Rated: R For language and violence. Reviewed by: Chris Release date: February 26, 1993 Released by: Warner Brothers
What does it take to push a guy over the edge? To make him lose control and turn into a moving time bomb? Director Joel Schumacher (Flatliners) probes that complex question in Falling Down.
Dressed in a white shirt and tie, sporting black rimmed glasses and a crew cut, Bill Foster (Michael Douglas) looks like any other white-collar, middle income family man. But, sitting in his car in a California traffic jam, you see the frustration building. The heat intensifies outside, his air conditioner is on the fritz, the window handle is broken and a fly that insists on using the nape of his neck r a perch all combine to become the straw that broke Bill's back.
Sick of dealing with things that everyone has complained about at one time or another, like overpriced convenience stores, not getting your burger the way you ordered it, rude pushy people and the misfits and weirdos of the world in your face, Bill picks up bigger and more powerful weapons as he walks through the Los Angeles streets smashing a store, beating gang members and finally shooting a store owner in his rampage.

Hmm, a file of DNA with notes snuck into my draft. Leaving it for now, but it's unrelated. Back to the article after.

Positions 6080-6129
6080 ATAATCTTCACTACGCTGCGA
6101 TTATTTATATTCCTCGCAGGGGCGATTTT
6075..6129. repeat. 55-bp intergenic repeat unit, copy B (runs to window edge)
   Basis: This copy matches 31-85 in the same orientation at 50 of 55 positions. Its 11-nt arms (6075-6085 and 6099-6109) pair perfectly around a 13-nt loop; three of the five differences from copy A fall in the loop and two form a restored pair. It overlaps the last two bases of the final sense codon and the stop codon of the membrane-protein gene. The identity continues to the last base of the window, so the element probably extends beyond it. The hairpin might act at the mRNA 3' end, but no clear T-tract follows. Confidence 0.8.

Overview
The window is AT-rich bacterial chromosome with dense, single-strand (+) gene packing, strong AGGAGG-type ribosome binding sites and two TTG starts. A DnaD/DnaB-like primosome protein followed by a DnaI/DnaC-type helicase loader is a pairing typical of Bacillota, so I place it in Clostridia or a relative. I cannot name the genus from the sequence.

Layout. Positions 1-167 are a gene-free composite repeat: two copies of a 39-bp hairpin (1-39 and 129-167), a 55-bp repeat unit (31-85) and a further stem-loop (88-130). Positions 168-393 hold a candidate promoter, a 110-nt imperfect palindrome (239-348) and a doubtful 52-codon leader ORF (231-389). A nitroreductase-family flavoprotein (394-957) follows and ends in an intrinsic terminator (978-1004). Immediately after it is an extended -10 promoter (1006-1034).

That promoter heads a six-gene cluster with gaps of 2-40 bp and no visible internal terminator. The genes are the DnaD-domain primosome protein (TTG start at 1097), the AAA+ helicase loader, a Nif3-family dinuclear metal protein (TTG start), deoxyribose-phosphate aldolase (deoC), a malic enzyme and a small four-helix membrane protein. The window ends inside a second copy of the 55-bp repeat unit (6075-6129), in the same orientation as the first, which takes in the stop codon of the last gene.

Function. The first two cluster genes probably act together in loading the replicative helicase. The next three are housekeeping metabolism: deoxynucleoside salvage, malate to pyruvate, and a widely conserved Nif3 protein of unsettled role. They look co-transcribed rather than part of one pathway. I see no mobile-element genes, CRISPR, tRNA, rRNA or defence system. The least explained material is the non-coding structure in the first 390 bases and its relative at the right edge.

Barbara Hershey plays a small roll as Bill's estranged wife, who's afraid of his impending and unwanted visit to their daughter on her birthday.
Balancing out Douglas' high-strung, clenched-jawed character is easy-going, hen-pecked robbery detective Pendergast (Robert Duvall), who on the last day before his retirement gets caught up in the excitement of this case and remembers the reason he became a cop in the first place.
Both characters are examples of tired, let-down-by-the-system, disappointed men who cope with stress differently, but both can be understood. Douglas and Duvall give outstanding performances.
Falling Down taps our own frustrations, and even though this guy's gone beyond reason, we can almost identify with him.